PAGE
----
I have a relatively consistent palette I can resort to when I begin a painting like this. Rather than reinventing the wheel every time I start a painting, I have some old standbys I use, like burnt umber for the dark darks (sometimes with a bit of alizarin crimson and ultramarine blue added for flavor), burnt sienna for the medium darks, and for the lighter flesh tones, a mix of yellow oxide (yellow ochre), alizarin crimson, ultramarine blue and titanium white. As I paint with these basic colors, I add in some cadmium reds (a warmer, more orange-y red than alizarin), some pure yellow oxide, some pure raw sienna, and sometimes some cadmium yellow as well. I’m going for a basic fleshtone with some vivid surprises thrown in. Notice that as I begin the painting I’m already working all over to some degree. As I’ve said many times, the more you can work all over the painting as you go, the more you can adjust color and light and dark as you work, rather than getting to the end of a painting and having one area that just refuses to work well with everything else.

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This painting is coming along well by this point. No major hitches. Another thing I like to do is let one color area “leak” into another. So you see splashes of green on the bodies and bits of flesh tone in the plants. This adds visual interest and makes for a more unified color scheme.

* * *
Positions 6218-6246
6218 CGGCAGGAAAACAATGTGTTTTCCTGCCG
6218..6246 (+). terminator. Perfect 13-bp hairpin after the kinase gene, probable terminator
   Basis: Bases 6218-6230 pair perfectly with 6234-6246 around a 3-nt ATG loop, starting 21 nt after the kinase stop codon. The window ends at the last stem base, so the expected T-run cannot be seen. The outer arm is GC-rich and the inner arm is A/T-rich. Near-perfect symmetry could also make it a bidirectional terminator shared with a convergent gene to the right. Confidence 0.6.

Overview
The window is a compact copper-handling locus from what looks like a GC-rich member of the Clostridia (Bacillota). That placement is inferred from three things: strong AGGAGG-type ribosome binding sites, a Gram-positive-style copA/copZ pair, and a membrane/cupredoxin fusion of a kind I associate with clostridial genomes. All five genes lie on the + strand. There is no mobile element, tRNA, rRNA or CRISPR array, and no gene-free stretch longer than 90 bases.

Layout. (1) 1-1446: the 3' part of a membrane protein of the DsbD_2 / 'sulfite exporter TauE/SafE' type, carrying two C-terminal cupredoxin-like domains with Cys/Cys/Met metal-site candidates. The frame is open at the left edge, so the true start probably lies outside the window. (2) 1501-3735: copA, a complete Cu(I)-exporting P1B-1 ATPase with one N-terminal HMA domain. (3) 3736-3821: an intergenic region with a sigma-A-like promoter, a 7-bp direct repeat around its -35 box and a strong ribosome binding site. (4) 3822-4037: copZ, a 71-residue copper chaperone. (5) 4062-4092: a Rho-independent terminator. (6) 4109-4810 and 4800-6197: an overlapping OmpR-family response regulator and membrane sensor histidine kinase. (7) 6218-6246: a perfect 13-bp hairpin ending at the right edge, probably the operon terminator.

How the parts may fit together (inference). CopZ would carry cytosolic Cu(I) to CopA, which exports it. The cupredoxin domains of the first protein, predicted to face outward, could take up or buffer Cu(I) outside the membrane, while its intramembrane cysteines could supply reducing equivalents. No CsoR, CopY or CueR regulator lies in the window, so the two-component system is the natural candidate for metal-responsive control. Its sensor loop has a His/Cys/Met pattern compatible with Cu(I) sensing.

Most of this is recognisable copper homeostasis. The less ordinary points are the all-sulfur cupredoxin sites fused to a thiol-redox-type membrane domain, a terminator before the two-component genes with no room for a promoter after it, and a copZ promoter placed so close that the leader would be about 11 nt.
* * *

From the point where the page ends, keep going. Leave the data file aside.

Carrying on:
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The final painting, 'Embrace.' (Click on image to see it on my website.)

This is the finished work. I’m happy with how it turned out. One of the nice surprises is the way the blues pop out and by contrast make the rest of the image even warmer. I like the warmth both for what it says about the emotion of the painting and because the setting is a wet, humid tropical jungle. I’ve titled this one “Embrace.”

One of my collectors in Australia wrote telling me he’d love to see a painting of my photograph of Tommy lying face-up in wet sand at sunrise on Diamond Head Beach (it’s in my Diary entry called “First Photo Shoot with Tommy (January 2009).”


Though I always appreciate suggestions from my collectors, as you can imagine, I don’t always follow them—sometimes they’re not in tune with where I’m headed artistically. Other times, I really need a little direction, and sometimes a suggestion from a collector can steer me somewhere I might not have thought of going—and sometimes that makes for amazing art that wouldn’t have happened otherwise.


In this case, I was ready for a little direction, so I thought, okay, I’ll give it a shot. I started doing some sketches looking for a way to make the image into a painting. But as it turned out, after working on ideas for a few hours, I found that although I like the image as a photograph, I just wasn’t seeing it as a painting.